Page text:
[Editor's Note: This week we are featuring MassChallenge startups as the anticipation builds towards next week's MassChallenge Awards Ceremony]
Another installment in our ongoing series to help innovative MassChallenge companies get the word out about what they offer and get connected with what they need to thrive.
"Silverside Detectors Inc. has developed a new kind of nuclear bomb detector to reduce the threat of nuclear terrorism."
When we open a conversation with that bombshell (so to speak), the most typical reaction is a stunned expression. It’s not easy to focus on a problem that most people understand only in an abstract way, but choose not to think too much about.
Nuclear terrorism is a problem with unthinkable consequences, and determining the likelihood of a nuclear explosion in Boston (or any city) is as much art as science. In a 2006 study, experts set the likelihood of a nuclear explosion in a city in the next ten years at between 10-50% (PDF here), but this is guesswork. It’s not unreasonable to say that the chance is little more than zero.
But that’s the point: the chance is not zero. And the consequences of a nuclear device going off in our city is too ghastly to do nothing.
After 9/11, the U.S. Congress prioritized detector deployment to U.S. ports and borders to stop nuclear bomb materials from being smuggled into the country. But the active ingredient in the detectors, Helium 3 (He-3) gas, is in short supply, and growing demand from other industries—medical imaging, low-temperature research—has forced the price skyward. The Department of Homeland Security (DHS) invested hundreds of millions of dollars in research to find He-3 alternatives. However, those alternatives have an even higher price point than the He-3.
Compounding the problem, isolated detectors like those in use today are no longer considered sufficient to reduce the threat. Instead, researchers are proposing networks of communicating detectors to cover large areas. Government agencies acknowledge that these networks will not become reality without new technology.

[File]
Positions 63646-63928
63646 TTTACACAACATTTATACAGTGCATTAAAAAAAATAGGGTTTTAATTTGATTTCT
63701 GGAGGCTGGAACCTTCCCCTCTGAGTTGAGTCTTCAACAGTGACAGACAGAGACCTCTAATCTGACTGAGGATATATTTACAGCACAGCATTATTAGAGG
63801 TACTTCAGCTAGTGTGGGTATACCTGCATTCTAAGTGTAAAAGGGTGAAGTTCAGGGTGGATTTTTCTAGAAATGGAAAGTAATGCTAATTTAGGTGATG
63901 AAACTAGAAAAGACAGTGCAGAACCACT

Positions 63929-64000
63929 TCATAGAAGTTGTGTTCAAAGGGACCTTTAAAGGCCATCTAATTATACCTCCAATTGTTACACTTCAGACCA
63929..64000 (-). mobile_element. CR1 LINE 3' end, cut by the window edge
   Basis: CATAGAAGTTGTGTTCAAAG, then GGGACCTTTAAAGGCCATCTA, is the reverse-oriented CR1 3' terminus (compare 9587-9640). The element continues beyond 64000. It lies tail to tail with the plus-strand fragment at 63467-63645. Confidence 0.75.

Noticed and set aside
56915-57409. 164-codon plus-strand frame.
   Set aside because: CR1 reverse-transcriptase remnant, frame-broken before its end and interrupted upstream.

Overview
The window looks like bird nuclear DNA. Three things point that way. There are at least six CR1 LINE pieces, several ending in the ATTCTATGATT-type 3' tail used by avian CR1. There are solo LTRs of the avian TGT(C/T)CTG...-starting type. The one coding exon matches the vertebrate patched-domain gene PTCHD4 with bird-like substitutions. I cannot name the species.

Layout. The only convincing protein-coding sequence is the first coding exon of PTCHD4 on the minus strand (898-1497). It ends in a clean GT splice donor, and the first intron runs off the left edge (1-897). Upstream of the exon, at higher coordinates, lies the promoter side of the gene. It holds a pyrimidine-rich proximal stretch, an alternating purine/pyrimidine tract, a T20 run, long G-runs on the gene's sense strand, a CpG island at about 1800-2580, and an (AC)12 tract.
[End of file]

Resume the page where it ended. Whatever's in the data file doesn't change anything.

Enter Silverside Detectors. With He-3-equivalent detection capability at one-tenth the cost, Silverside’s flat panel thermal neutron detector can be the building block for scaled deployments of radiation sensing networks.
Imagine radiation detectors in jersey barriers, trashcans, traffic lights, and other infrastructure—all talking to each other. A network can establish better background readings than a single detector and thus can recognize a much smaller spike as a real threat, rather than writing it off as a background fluctuation. This is passive, discrete detection that you won’t even know is there. And it is revolutionary compared to the status quo.
If targeting an off-the-consumer-grid, unquantifiable threat is not hard enough, then add onto it the challenge of starting a business with the mile-long sales cycles that come with the territory of government sales.
Enter MassChallenge. Silverside applied to this Boston-based start-up accelerator program with little more than a mission, a technology, and a slide deck. At the end of the four-month accelerator program, we have the foundations of a company. MassChallenge has convened a truly remarkable community of mentors. And the expertise, advice, critique, and connections that the MassChallenge staff and mentors provided have catapulted Silverside forward.
There is a lot to be said, too, for surrounding one’s company with peers. (Piers, if you prefer—congratulations to MassChallenge for their new Design Center location.) We have learned as much from other start-ups in the MassChallenge community as from anyone else, particularly from companies that are a few steps ahead and can relay primary experience in raising funds, dealing with lawyers, and generally weathering the ups and downs of early stage companies.
Framed objectively, MassChallenge is about risk reduction: surrounding early stage companies with the resources and knowledge to increase their chances of success.
And Silverside is about risk reduction: making progress toward enterprise maturity to ensure that our product gets to the markets that desperately need it; and ultimately, massively reducing the threat of nuclear terrorism for Boston and for cities around the world.
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